As a pre-emptive measure against my writing any more "WKRP in Cincinnati" posts, I will point out that there actually is a book on the series: "America's Favorite Radio Station: WKRP in Cincinnati" by Michael B. Kassel. Kassel interviewed many key people from the show -- Hugh Wilson of course; some of his staff writers; and some of the actors -- and does a pretty good job of collecting most of the key anecdotes about it, from the incomprehensible theme song to the network's bizarre treatment of the show (changing its time slot every couple of months).
The book is not perfect; it's clumsily written at times and doesn't have a lot to say about exactly why a show that sort of had second-tier status at the time (MTM didn't like it much; CBS pretty much hated it; "Taxi" beat it every single year at the Emmys) somehow wound up becoming a cult sensation, to the point that people like me can't stop talking about it. What does this show have that makes it so fondly remembered, not in a "cheesy nostalgia" way but a "that was a really great show" way? I have my own theories, some of which I've dealt with in earlier posts, plus an additional theory that it gets a boost from its quite phenomenal popularity with radio-industry people (sort of like how "The Dick Van Dyke Show" for a long time was like a shrine for aspiring TV comedy writers). Kassel doesn't really illuminate what set "WKRP" apart, but he certainly does a good job of providing the details of what it was and how it came to be.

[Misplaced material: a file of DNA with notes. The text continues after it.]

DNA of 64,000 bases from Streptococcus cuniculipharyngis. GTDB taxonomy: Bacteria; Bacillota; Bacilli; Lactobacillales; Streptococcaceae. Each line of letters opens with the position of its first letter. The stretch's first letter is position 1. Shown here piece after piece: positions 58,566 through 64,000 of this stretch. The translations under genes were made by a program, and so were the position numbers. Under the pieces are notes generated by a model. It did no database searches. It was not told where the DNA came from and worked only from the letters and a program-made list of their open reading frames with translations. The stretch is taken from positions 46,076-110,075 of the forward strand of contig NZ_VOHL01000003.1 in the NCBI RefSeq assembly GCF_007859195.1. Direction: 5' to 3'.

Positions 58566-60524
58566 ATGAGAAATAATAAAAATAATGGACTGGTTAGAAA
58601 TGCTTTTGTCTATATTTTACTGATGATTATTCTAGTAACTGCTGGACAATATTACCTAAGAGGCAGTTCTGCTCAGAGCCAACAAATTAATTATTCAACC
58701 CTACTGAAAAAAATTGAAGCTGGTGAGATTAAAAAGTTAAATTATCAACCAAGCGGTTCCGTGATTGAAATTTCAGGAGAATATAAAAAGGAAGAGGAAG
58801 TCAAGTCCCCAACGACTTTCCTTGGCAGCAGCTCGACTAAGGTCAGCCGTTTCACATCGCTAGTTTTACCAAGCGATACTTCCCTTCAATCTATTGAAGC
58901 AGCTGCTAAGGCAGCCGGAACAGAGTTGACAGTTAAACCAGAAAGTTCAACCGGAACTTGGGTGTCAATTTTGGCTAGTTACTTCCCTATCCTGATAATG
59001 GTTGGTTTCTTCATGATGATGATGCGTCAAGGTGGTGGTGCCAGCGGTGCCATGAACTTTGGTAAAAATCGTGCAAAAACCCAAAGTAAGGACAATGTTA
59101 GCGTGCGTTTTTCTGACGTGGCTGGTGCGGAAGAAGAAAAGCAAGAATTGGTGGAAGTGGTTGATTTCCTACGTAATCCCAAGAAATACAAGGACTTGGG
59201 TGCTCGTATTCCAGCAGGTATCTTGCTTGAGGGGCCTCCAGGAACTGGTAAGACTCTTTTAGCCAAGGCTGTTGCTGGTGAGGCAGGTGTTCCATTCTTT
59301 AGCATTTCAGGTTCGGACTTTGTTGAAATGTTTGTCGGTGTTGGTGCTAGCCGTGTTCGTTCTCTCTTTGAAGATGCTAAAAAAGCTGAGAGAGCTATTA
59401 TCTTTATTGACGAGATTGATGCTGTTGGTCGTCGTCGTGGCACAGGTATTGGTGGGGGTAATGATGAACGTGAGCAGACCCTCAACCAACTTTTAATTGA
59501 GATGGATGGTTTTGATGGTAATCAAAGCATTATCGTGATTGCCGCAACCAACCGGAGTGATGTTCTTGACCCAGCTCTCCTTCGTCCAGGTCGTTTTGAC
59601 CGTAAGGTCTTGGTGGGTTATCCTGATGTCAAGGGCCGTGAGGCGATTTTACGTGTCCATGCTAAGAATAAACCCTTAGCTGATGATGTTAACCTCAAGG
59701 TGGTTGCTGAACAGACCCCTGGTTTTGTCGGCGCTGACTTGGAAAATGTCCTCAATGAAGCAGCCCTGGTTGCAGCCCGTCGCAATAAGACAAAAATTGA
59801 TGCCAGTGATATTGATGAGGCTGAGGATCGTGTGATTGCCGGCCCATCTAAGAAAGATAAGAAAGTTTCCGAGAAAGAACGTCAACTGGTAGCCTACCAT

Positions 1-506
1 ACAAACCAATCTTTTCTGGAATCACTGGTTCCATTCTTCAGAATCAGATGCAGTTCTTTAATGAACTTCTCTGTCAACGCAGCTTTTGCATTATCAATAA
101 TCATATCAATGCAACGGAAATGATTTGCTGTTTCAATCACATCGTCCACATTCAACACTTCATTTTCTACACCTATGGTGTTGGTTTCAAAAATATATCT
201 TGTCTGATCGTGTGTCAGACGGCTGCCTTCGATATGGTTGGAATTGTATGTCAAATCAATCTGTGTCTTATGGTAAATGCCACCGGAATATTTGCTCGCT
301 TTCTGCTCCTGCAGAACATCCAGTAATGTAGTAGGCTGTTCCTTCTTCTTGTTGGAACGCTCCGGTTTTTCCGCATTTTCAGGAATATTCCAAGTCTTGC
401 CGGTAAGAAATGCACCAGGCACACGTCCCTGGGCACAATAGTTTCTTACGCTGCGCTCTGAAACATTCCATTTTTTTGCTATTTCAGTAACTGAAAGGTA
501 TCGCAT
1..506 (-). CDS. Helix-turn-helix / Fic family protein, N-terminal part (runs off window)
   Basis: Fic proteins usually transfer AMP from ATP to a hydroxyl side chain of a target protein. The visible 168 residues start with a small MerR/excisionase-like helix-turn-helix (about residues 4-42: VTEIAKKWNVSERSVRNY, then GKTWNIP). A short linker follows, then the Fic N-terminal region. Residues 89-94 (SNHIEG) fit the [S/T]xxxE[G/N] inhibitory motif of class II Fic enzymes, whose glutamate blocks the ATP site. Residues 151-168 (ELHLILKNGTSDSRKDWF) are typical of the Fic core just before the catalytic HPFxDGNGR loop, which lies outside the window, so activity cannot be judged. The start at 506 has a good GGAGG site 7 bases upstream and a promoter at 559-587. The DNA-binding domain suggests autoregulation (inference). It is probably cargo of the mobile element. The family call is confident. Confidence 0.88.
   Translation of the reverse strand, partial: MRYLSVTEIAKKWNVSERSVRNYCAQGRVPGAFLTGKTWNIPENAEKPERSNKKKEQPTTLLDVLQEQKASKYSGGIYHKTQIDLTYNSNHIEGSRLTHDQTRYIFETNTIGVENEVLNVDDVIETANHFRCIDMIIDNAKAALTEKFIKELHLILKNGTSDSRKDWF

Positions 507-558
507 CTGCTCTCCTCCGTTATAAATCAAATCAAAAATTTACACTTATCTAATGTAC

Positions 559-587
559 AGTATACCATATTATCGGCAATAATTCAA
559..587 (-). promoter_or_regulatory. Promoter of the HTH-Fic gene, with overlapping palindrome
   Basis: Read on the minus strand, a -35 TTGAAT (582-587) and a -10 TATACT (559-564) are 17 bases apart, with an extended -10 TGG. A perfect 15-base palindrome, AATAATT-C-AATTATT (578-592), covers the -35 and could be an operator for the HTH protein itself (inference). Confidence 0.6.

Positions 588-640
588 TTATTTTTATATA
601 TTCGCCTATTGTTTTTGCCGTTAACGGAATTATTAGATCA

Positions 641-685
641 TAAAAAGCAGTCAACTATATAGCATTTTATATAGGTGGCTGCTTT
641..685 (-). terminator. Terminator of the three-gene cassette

One thing the book confirms is that it was Blake Hunter (a writer who was there for the whole run of the show) who was responsible for "WKRP"'s unusual degree of episode-to-episode continuity. Hunter says in the book that he kept notes of every character detail mentioned in a script -- what kind of car the character drives, family issues, previous jobs he or she held -- and made sure that these details were kept consistent in every subsequent episode: so that, for example, in one episode Herb mentions offhand that he's going to buy a Cordoba (with fine Corinthian leather!), and in an episode a year later he mentions that he is, in fact, driving a Cordoba. Hunter was enough of a continuity obsessive that the last script he wrote for "WKRP" was an attempt to resolve the continuity issues with the Venus Flytrap character: the whole episode is an extended retcon that might strike even a sci-fi fan as a little geeky (and I mean that in a good way; it's a great episode). WKRP's final season also had several story threads that ran through nearly the entire season, which was fairly unusual for a non-soapy television show at the time.
All that geeky continuity stuff may help to explain why WKRP fans can be as obsessive as fans of a science-fiction show: because if you watch enough episodes you start spotting the cross-references and the little biographical details that the characters drop about themselves (there are several "WKRP" characters for whom you could piece together an entire coherent back-story based solely on the "throwaway" jokes, especially Jennifer), and you sort of feel like the show is creating a world. "Barney Miller" did that too to a certain extent, and "Soap" did, but other ensemble shows didn't; M*A*S*H, for example, had real trouble keeping details straight from episode to expisode, let alone season to season. And there's my last attempt at trying to explain why I'm a "WKRP" fanboy, whereas with most shows I'm just a fan.
And that will be all I'll write about that show until such time as the damn music issues are worked out and it can be released to the public again. I still think it could be done, at a reasonable cost, if the essential songs were retained but music changes were made in spots where the audience wouldn't notice (like five-second snippets at the beginning or end of a scene, or background music that isn't clearly heard). Oh, well. Here's hoping Fox's music people eventually see it that way.
Until then, at least I managed to get the complete "Frog Story" episode onto YouTube.
Addendum: I also uploaded my single favourite "WKRP" joke, from the episode "Carlson For President."